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Dublin: 14 °C Tuesday 21 November, 2017
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In the swing: Open season in Killarney, but where's the love?

What does the Irish Open need to do to return to its former glory? Neil Cullen takes a look.

Graeme McDowell tees off during the pro-am before last year's Irish Open in Killarney.
Graeme McDowell tees off during the pro-am before last year's Irish Open in Killarney.
Image: ©INPHO/Cathal Noonan

THIS WEEK SEES the Irish Open take place at Killarney Golf and Fishing Club.

It is an event that has suffered slightly over recent years, to the point that when mobile phone company 3 pulled its sponsorship for this year’s event, there was very much a struggle to find a willing replacement.

That was maybe also a sign of difficult economic times as much as a reflection on the event itself, but there’s no doubt that the Irish Open has struggled to replicate the appeal it had in the 80s and early 90s when 12 winners in a row were Major Champions.

This year, though, is a significant step for the tournament. The recent success of Irish golf, stretching from Padraig Harrington’s first Major in 2007 right through to Darren Clarke’s British Open triumph just 9 days ago, means that this is one of the most anticipated Irish Opens in a long time.

The fact that the Irish Major Champions are all making an appearance gives the event significant profile and is far more attractive for advertisers and sponsors.

Not only that, but their presence also makes the event more appealing to other tour players. For many players, chances to pit themselves against Major champions are few and far between.

Add to that the added ranking points that will be on offer for having even a few players in the top 20 or 30 in the world and you’re looking at yet another positive.

The tournament does have some way to go. The fact of the matter is, Irish golf is having a purple patch and the Irish Open is developing on the back of that, and rightly so. We may never again have such a rich period of success and it would be a great shame not to capitalise on all the marketing and promotional opportunities that go along with having Padraig Harrington, Graeme McDowell, Rory McIlroy and Darren Clarke at the tournament.

Perfect opportunity

The big challenge, however, is for the tournament to return to a certain level of self-sufficiency and not have to piggy-back on the success of Irish golf, rather to use it as a platform or a springboard for future development.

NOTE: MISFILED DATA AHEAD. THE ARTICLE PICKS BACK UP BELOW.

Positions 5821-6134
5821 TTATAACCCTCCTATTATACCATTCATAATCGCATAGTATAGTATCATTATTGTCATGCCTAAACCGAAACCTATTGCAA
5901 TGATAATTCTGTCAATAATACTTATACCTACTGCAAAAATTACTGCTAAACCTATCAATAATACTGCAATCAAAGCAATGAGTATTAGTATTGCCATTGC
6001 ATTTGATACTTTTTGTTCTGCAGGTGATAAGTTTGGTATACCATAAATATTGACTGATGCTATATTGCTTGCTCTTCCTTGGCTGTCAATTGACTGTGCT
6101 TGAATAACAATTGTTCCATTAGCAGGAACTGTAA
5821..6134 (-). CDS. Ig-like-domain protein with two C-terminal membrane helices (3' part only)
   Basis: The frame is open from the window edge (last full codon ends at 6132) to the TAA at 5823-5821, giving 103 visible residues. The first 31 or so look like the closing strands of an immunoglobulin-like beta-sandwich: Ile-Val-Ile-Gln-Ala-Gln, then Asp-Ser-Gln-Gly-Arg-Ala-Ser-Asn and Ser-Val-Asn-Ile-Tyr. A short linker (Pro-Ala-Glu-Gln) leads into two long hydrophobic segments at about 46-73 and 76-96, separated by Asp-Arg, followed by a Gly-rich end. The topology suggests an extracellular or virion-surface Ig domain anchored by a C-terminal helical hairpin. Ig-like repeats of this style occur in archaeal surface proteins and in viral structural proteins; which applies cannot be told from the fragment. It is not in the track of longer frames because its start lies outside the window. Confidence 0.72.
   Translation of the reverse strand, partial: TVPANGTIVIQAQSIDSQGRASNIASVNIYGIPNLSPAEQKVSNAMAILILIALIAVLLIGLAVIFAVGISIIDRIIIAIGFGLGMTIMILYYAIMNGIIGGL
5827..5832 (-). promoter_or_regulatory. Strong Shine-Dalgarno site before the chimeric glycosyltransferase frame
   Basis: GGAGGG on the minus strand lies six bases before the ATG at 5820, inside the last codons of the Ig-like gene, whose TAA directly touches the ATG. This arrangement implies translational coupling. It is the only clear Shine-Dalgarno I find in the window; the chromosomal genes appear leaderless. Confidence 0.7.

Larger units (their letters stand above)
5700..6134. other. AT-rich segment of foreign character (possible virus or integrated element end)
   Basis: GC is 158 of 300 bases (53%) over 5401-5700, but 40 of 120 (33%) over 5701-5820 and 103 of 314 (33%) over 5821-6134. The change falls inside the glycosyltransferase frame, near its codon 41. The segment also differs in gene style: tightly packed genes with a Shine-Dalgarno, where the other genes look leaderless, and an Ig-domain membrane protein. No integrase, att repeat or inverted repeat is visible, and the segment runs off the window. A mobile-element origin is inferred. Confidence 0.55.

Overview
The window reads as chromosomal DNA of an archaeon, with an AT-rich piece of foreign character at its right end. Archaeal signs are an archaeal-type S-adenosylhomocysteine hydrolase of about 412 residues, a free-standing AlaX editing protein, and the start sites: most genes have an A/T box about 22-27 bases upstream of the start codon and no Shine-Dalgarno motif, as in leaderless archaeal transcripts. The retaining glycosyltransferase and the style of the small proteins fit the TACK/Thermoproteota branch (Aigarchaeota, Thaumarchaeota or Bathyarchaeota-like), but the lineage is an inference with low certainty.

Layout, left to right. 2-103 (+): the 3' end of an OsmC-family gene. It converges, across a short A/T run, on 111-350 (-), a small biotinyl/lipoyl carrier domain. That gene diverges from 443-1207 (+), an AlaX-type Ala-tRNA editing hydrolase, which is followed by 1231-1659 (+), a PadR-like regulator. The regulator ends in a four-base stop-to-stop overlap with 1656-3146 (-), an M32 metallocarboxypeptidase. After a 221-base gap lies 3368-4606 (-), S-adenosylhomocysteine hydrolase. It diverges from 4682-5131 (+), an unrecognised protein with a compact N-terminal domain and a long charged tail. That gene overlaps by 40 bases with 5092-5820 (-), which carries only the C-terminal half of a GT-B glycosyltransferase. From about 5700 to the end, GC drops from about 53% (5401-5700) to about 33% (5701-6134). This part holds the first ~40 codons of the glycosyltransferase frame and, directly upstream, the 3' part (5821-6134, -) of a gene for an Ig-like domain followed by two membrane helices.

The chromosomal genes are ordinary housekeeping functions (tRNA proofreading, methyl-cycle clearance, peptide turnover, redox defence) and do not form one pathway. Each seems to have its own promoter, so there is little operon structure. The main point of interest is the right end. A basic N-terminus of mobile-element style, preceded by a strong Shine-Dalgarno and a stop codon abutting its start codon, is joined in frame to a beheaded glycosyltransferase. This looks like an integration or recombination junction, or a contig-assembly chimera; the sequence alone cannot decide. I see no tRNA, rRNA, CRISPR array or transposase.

Easier said than done.

Weather and scheduling are just two factors which have negatively impacted on the Irish Open in recent years. How could we forget the 2006 edition of the tournament played at Carton House — a complete washout.

There were also a couple of years when the tournament was being held in May. May is slightly unfortunate for the European tour events as many of the high profile players decide to travel Stateside to take in events such as The Players Championship and build up to the US Open in mid-June.

Unfortunately, both of those factors are very much out of the control of tournament organisers.

Scheduling, indeed, can be crucial in deciding the calibre of player a tournament can attract. With the USPGA Championship and WGC Bridgestone Invitational on the near horizon, many of the world’s best are either taking a rest week or have decided to begin their preparations in America this week at the Greenbrier Classic.

The bigger the event, the better it is placed on the schedule, but it’s a bit of a chicken and egg situation. When it an event gets big, it gets a good spot on the schedule, but how does it become a big event without having a good spot on the schedule?

From Seve Ballesteros in 1983 to Bernhard Langer in 1994, every single Irish Open winner was or became a Major Champion. That was arguably the most successful period in the history of European golf.

Today we are going through a similarly fruitful period, although not yet quite as extended in terms of duration, and it has been a great fillip for the European tour. The Irish Open now has the perfect opportunity to capitalise on the success of our golfers, begin to rebuild a legacy and make itself one of the most attractive events on tour once again.

READ - Clarke dismisses talk of financial trouble >

READ - Brolly debate rages on as Ted Walsh has a pop at Sunday Game analyst >

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